Alison Calder on the Future of Books


Alison Calder answered our questions by email on April 18.

1)  We all know that Dan Brown and his ilk can sell product in any form, ebook, pbook or otherwise. But what do you think will be the impact of ebooks on literary publishing in the near term?

As a poet, my first response is “what is this ‘selling product’ of which you speak?”  Since there’s no money in poetry, at least not in mine, I may not have the same concerns as a novelist who hopes for a lucrative contract.  But if life gets more difficult for Canadian small presses, who publish the majority of poetry books in Canada, then obviously there will be a trickle-down effect for poets as well.  On the other hand, electronic publishing could solve a bunch of distribution problems.  Poetry tends not to travel:  books often stay in the regions in which they’re published.  If they’re available on-line, that could really improve accessibility.  Of course, a potential audience would have to know the book is there in the first place.

2)  How will your role as a writer change as a result of the increasing adoption of ebooks and ezines?

I think the increasing number of ebooks and ezines might allow more innovative ways of writing and publishing.  Right now I think ebooks and ezines are mainly replicating paper publishing, without really looking at the ways the medium might allow alternative book structures, for example.  So I don’t think going electronic would necessarily be a bad thing.

3) Do you use or have you tried using an e-reader? What is your impression of them?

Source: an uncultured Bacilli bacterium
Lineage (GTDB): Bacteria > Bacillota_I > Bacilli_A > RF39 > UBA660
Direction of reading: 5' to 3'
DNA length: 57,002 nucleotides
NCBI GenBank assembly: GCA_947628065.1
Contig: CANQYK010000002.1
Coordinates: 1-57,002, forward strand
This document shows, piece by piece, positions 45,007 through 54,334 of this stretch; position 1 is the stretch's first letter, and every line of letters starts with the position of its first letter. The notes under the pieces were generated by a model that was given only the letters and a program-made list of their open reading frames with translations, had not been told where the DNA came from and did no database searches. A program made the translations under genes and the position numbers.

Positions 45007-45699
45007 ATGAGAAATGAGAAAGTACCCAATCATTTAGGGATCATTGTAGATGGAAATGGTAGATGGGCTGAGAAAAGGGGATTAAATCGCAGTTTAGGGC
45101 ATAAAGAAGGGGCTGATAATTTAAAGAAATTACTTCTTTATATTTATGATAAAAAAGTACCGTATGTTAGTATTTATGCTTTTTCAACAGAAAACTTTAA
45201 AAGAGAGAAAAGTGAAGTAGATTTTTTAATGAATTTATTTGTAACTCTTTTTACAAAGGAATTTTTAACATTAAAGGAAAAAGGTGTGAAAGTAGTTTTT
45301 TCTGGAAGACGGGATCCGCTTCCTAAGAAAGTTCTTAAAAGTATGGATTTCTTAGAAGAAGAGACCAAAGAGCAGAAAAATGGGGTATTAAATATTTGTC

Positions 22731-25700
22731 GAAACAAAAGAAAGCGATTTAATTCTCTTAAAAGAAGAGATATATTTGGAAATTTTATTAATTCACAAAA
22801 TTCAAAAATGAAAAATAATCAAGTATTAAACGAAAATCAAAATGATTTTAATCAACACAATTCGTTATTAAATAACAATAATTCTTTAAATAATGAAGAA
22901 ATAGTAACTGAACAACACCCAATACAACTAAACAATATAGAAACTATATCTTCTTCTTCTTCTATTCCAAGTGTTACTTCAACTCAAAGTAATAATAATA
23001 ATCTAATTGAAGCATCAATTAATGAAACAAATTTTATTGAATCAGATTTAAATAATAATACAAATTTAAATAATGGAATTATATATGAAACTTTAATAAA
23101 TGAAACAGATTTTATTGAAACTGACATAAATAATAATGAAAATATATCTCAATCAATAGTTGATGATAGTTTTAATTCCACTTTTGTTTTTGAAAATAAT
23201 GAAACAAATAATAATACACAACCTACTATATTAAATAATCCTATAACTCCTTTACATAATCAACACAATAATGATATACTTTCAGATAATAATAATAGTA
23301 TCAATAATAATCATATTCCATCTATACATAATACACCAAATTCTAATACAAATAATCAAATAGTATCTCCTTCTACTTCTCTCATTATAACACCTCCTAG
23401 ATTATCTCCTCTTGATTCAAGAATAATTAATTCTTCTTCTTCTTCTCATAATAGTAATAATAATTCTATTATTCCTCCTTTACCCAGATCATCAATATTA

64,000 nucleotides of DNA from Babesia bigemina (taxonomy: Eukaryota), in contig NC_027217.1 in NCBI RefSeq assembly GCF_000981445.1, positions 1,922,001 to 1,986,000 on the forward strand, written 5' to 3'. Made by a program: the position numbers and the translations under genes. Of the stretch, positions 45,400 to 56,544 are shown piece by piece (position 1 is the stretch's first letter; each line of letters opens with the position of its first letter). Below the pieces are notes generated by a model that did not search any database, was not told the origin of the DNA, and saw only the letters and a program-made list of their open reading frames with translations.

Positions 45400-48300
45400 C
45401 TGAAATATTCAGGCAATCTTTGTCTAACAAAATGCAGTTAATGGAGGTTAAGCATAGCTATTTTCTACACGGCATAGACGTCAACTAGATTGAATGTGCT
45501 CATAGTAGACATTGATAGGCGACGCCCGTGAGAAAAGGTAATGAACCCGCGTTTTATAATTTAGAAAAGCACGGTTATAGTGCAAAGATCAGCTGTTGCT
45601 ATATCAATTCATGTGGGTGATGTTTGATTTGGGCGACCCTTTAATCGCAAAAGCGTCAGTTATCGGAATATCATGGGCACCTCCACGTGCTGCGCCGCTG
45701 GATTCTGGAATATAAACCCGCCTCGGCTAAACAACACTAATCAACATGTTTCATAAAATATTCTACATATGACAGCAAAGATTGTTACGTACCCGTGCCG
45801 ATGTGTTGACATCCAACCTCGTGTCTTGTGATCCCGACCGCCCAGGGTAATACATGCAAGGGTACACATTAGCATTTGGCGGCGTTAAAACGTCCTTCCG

No, I’m not a gadget person.  But, my husband loves his.

4)  How do you think the McLuhanism that equates medium with message will apply to ebooks? That is, will artistic forms such as the novel, the short story, and the poem actually change because of the new delivery media, including e-readers, iPhones etc.? What about the impact of so-called enhanced books that include video and music?

I think that at some level yes, the book or genre is changed by the presentation of it in e-form.  One could also argue that the book/genre is always changing depending on reading conditions:  the novel changed when it was possible to serialize it in newspapers.  The fact that people read books in transit (on planes, in buses, and so on) has possibly changed the form as well – or, at least changed the reader’s experience of certain forms.  People are already writing novels, poems, stories and so on via Twitter–so yes, it presents new options.

Books are already always being framed by marketing–particular blurbs, particular cover art, publication in a particular series, whether the author is beloved by particular talk show hosts and so on–so the idea that there is some “pure” content that is accessible via a standard paper book is, I think, a bit naive.

5)  In what ways will paper books change in the next few years because of ebooks?

One of the presses that I’ve worked with, JackPine, specializes in limited-edition, artist-designed chapbooks.  I can’t see that sort of thing changing because there, the book is the point:  it’s a beautiful object, and that’s what people sign up for.  I think artist’s books will always be around, and that e-publishing may allow for some different kinds of art.

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Alison Calder

Alison Calder is the author of Wolf Tree (Coteau), which won the 2008 Aqua Books Lansdowne Prize for Poetry. She teaches Canadian literature and creative writing at the University of Manitoba.